Chi Chi Chi

The Chinese word "Chi" has many translations; energy, air, breath, wind, vital essence, and so on. Although difficult to define, it can be thought of as the activating energy of the universe. Chi condenses and disperses in alternating cycles of negative and positive energy (Yin and Yang), materialising in different forms and shapes. It can neither be created nor destroyed. Instead, Chi transforms itself and reappears in new forms of existence. Chi is the source of all movement in the universe. The motion of the stars and the planets, the radiation from the sun, and the pattern of our thoughts and motions occur because of Chi.

It is considered to be the source of our life-force and the animating factor in all living beings. Chi also binds things together. It is what keeps the constituents of our bodies from separating and dissipating. When the human body loses its breath of life, the original energy leaves it, allowing the body to decompose. Chi holds the organs, blood vessels, and other bodily parts in place. When the body's Chi becomes weak, a loosening of the organs can occur in which they drop from their normal positions, leading to poor functioning and ill-health.

The Chi that forms the heavens and earth is essentially the same as the Chi that forms living beings. The Bible's Book of Genesis says, "God created man in his image". Similarly, in Chinese thought, human beings are a microcosm of the universe. Thus, Chi flows through the universe, and it also flows through humans.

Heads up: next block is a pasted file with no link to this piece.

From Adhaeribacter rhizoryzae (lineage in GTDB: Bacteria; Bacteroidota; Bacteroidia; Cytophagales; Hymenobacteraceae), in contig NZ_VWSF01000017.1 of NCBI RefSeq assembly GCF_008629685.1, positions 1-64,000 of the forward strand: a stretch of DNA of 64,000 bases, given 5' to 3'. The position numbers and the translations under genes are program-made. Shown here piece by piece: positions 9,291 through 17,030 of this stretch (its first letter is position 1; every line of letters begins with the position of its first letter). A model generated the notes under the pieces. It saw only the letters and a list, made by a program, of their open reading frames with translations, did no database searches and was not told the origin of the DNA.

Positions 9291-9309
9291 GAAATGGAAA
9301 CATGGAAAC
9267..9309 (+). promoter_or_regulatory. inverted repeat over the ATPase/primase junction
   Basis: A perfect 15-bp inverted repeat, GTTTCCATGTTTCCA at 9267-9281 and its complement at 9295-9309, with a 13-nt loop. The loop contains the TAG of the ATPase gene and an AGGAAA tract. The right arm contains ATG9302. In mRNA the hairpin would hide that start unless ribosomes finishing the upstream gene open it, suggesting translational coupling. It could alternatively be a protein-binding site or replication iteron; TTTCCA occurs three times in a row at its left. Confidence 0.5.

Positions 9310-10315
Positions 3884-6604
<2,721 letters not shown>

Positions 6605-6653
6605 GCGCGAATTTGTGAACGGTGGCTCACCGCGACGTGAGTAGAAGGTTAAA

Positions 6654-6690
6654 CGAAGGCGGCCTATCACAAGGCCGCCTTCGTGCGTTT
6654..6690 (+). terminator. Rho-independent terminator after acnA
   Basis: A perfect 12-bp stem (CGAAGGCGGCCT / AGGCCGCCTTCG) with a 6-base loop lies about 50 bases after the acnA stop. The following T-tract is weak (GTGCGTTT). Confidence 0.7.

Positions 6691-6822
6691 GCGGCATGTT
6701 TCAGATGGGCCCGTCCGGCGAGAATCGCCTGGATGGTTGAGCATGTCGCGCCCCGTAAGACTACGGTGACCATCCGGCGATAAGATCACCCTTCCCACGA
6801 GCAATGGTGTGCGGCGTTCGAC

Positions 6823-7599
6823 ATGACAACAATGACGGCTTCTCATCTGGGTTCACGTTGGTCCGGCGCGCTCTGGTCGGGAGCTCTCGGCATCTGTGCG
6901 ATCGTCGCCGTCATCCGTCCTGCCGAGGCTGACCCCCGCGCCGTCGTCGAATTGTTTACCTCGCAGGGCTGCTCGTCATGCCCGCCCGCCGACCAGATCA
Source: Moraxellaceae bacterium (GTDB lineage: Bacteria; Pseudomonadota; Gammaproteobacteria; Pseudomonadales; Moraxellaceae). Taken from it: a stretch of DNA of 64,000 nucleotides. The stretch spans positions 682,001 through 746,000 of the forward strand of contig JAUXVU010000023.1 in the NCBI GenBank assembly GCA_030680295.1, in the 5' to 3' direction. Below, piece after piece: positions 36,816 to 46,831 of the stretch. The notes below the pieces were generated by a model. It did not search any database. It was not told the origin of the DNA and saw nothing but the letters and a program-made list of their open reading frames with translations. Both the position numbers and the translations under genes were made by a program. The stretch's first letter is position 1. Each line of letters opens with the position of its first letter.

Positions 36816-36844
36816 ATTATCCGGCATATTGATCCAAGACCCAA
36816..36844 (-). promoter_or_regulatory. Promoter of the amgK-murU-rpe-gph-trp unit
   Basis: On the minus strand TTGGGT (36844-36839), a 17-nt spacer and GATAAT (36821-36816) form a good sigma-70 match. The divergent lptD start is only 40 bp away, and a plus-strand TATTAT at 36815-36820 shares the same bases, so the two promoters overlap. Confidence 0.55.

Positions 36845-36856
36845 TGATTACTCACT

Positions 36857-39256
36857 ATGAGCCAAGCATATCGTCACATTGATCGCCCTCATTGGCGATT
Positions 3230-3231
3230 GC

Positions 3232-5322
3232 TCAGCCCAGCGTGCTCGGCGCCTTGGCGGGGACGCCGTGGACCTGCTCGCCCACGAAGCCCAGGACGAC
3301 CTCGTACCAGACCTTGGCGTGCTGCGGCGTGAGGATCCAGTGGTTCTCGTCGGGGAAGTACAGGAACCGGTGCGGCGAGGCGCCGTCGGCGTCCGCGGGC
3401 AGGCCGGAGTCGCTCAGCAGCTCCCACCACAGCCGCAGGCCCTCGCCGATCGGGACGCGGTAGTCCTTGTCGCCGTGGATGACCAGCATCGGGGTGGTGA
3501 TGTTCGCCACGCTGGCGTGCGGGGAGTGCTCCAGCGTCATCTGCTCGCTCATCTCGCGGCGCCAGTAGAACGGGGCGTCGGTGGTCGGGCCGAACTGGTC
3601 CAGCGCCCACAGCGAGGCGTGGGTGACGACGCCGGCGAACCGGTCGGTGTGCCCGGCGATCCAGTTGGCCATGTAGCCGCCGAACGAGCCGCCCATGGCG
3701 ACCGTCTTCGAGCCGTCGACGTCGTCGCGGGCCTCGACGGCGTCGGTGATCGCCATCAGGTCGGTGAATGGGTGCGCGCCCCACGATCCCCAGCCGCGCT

The idea of Chi is not unique to the Chinese. In Hebrew the word is "Ruach". Ruach was present at the creation of the universe, even before light. The term means 'Breath of God' or 'Divine Breath'. In Japanese, the term "Ki" expands the concept of Chi to include the Chinese idea of 'Yi' or intention, indicating that our mind or will is a major influence governing the movement of Chi, which is very important in meditation and martial arts. In Sanskrit, the word for Chi is "Prana". The Tibetan word is "Lung". In Lakota Sioux it is known as "Neyatoneyah". The Bush People of the Kalahari speak of it as "Num", which means 'Boiling Energy". In Islamic, Chi is referred to as "Barraka".

Although many cultures possess an awareness of Chi, the Chinese have refined this concept and integrated it into their culture to an unparalleled degree. Chi is a causal factor in a wide range of bodily phenomena. Regular exercise fortifies the muscles with the body's energy, enhancing our ability to consume more Chi. So working with Chi to heal your own body is a needle-less form of acupuncture. External Chi, received from the earth, sun, and stars, can be transformed and refined into enhanced life-force for self-healing.

So stop, and take an honest look at yourself, become aware of the subtleties of your mind and body, and tread lightly on the earth. Heal yourself first before you attempt to heal others and the planet.


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